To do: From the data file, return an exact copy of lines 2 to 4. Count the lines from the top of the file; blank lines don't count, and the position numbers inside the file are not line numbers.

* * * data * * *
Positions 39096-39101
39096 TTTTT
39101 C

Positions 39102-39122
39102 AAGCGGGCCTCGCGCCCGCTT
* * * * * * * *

39096 TTTTT
39101 C

Positions 39102-39122